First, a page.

With its signature combination of neon-lit strips, Shinto shrines, and world-class cuisine, Tokyo is a city that can go from bustling to serene at the turn of an alley. Shinjuku, the city’s sprawling central district, encompasses the winding alleys of the historic Golden Gai neighborhood; the manicured gardens of Shinjuku Gyoen National Garden; and the red-light district of Kabukicho, where robots and samurais dance side by side in the Robot Restaurant. Nearby Tsukiji Fish Market and Kokugikan Sumo Stadium and Museum offer high-octane experiences, while the serene Asakusa Temple, Ueno Park, and Meiji Shrine—surrounded by 1,700-year-old cedar trees—provide a healthy dose of calm. Get your sightseeing in with panoramic city views from Tokyo Skytree, one of the world’s tallest buildings; shop ‘til you drop in Shibuya, Ginza Shopping District, and Harajuku, birthplace of “kawaii” culture; or opt for a cruise around Tokyo Bay or on the Sumida River, a truly idyllic experience during “sakura” (cherry blossom season). Alternatively, you can hang with the locals and go kart around Akihabara, one of the best places for electronic stores and gaming arcades. If you’re a nature lover, no visit to the capital of Japan is complete without heading to Nikko National Park and Mt. Fuji, a UNESCO World Heritage Site iconized by its snow-capped summit. The legendary mountain is a 2.5-hour car journey from Tokyo, making a visit to Mt. Fuji’s 5th Station—as well as on-the-way attractions such as Lake Ashi and the hot springs (onsen) of Hakone—achievable in a day.
When to Visit: Sakura (cherry blossom season) is indisputably the best, albeit busiest, time to visit Tokyo. The peak of the season varies each year according to the weather, but blooms are generally at their brightest from late March to early April. If you want to avoid the crowds, fall (September to November) is a great time to see Japan’s natural landscapes drenched in autumn colors.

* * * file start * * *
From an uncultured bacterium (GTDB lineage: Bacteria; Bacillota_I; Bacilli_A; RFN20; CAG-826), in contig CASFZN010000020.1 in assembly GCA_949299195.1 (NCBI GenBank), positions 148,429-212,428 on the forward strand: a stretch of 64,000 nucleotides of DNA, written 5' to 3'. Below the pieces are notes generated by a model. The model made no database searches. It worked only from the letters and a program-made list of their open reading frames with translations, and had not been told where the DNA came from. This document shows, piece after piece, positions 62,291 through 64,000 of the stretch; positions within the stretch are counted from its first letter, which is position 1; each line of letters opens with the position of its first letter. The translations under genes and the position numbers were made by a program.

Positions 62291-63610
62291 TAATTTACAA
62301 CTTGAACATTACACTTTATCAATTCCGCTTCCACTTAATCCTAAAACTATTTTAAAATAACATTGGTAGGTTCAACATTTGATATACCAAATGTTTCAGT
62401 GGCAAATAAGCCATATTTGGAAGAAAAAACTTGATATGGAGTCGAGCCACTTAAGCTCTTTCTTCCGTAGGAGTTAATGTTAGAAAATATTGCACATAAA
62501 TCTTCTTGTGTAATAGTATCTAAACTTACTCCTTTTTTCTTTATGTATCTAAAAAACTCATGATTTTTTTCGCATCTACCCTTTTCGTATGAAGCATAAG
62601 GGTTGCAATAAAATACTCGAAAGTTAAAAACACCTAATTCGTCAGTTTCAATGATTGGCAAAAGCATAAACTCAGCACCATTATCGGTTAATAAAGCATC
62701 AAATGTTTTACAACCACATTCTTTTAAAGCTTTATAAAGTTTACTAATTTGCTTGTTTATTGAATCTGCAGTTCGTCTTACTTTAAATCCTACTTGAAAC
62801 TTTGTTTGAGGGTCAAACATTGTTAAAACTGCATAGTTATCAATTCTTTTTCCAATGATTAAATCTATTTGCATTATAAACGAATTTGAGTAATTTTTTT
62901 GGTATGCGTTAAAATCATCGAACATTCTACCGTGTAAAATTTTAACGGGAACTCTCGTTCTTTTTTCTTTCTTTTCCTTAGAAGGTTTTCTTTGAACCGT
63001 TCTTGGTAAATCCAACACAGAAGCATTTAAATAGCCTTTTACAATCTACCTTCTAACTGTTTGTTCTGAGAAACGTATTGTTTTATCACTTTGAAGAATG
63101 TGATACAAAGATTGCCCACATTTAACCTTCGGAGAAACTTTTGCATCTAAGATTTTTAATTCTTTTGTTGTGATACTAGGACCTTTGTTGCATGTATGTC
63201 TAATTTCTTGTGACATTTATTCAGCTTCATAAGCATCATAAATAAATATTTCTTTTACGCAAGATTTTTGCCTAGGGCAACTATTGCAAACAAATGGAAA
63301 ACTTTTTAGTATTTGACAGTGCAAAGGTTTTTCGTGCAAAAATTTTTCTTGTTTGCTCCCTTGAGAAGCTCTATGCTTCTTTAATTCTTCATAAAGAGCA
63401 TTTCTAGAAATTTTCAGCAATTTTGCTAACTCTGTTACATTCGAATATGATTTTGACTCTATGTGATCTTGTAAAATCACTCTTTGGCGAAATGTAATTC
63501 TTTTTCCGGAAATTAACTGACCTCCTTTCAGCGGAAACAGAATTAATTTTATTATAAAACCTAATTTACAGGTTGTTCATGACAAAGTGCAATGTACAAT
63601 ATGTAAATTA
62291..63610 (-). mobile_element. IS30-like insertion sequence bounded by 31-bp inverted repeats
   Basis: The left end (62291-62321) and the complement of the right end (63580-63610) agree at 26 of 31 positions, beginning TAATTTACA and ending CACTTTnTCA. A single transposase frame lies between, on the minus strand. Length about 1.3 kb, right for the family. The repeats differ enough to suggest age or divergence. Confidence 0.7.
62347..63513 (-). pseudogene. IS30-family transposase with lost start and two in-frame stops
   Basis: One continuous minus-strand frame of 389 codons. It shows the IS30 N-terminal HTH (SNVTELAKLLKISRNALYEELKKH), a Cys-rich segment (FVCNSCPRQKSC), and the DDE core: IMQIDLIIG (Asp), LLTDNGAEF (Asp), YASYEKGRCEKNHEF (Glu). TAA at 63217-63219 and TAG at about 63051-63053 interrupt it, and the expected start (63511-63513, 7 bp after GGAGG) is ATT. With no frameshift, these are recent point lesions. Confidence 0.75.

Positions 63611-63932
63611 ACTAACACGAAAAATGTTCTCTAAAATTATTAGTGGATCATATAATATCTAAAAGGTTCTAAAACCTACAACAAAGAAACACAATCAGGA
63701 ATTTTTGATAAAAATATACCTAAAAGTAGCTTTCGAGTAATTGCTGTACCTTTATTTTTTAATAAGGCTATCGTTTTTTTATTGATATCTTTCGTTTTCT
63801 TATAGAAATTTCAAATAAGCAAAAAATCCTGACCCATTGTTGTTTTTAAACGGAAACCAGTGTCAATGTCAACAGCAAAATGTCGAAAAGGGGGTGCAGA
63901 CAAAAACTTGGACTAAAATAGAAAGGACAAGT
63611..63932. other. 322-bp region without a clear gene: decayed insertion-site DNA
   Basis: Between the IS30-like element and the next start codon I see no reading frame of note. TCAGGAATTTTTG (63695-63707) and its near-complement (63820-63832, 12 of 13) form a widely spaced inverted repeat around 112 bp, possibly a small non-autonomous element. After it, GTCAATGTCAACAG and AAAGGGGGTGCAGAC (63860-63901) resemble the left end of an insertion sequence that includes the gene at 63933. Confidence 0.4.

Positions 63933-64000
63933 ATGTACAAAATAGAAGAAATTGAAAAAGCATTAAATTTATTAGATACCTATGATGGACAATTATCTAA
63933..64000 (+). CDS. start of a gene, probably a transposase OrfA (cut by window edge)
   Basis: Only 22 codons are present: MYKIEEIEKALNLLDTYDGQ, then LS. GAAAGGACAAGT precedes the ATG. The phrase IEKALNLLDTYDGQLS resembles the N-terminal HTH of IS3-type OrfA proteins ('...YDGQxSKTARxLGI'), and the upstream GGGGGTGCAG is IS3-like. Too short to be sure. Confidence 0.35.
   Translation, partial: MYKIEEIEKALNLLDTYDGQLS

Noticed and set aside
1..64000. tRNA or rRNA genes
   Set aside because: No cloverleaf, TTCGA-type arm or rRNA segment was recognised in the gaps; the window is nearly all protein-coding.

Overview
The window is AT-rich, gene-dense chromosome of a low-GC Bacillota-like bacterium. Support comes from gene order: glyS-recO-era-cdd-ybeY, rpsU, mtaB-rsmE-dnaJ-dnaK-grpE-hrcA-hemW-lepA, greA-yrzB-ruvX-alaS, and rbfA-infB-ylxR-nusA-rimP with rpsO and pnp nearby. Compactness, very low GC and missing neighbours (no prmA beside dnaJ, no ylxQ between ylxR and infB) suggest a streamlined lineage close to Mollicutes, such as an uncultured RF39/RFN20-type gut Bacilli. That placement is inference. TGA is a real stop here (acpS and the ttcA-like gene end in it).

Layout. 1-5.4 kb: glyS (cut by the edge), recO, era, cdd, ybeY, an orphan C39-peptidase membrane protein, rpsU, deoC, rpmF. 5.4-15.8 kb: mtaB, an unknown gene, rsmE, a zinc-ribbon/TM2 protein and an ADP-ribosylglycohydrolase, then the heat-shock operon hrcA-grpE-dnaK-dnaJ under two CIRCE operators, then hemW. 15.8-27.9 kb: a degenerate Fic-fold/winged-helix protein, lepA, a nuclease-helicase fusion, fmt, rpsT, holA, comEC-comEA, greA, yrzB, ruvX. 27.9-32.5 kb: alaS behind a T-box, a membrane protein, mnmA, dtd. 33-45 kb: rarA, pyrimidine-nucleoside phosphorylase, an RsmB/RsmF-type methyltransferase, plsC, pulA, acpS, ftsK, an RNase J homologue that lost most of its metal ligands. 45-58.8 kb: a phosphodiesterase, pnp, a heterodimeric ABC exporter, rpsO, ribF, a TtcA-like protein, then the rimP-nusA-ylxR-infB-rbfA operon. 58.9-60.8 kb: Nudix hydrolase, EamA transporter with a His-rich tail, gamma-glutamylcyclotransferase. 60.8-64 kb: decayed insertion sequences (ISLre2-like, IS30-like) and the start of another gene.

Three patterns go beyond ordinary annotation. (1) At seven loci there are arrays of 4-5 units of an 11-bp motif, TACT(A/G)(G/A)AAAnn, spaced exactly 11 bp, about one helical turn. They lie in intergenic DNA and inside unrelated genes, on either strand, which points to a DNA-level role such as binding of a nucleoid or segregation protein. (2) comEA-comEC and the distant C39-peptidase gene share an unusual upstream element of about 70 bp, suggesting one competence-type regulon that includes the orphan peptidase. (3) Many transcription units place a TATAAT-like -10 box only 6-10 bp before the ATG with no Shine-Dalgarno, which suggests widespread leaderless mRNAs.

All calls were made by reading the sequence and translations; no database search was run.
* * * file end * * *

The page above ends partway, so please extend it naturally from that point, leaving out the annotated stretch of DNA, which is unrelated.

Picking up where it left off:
Getting Around: Due to its status as the world’s largest city, Tokyo doesn’t lend itself well to walking. The best method of getting around is the metro, an efficient yet mind-boggling transport system of multiple branches. Make your life infinitely easier by getting a PASMO, a prepaid travel card that will save you from lining up at ticket machines and trying to decipher Japanese characters to determine ticket costs.
Tipping: In Tokyo, tipping is not customary, even though excellent service comes as standard. In restaurants, bars, and taxis, don’t be offended if your tip is refused — profuse thanks receive much more of a warm welcome.
You Might Not Know… For a unique cultural experience, don’t miss an early-morning tuna auction at Tsukiji Fish Market, where colossal tuna fish are snapped up for sushi in seconds. Viewing the free public auction is on a strict first-come, first-serve basis, so ensure you arrive at least two hours early to register.
Shinagawa is smaller than some of the aquariums in Tokyo, but it's full of interesting exhibits and is a great way to spend a few hours. There are over 300 species of sea life divided into sea-surface and sea-floor exhibits. The centerpiece of the aquarium is a domed tunnel that winds through a massive tank, letting visitors experience full immersion while staying completely dry. The sheer amount and variety of fish is mind boggling.